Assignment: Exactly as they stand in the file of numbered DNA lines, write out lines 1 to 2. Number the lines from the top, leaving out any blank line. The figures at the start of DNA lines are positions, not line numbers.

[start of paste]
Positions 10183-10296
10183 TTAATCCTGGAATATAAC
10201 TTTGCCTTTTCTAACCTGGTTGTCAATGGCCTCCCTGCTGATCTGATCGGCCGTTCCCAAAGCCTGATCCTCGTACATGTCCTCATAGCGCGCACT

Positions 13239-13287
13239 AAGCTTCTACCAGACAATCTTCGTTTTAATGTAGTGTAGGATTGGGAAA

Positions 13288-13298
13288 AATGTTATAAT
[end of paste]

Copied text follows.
Positions 10183-10296
10183 TTAATCCTGGAATATAAC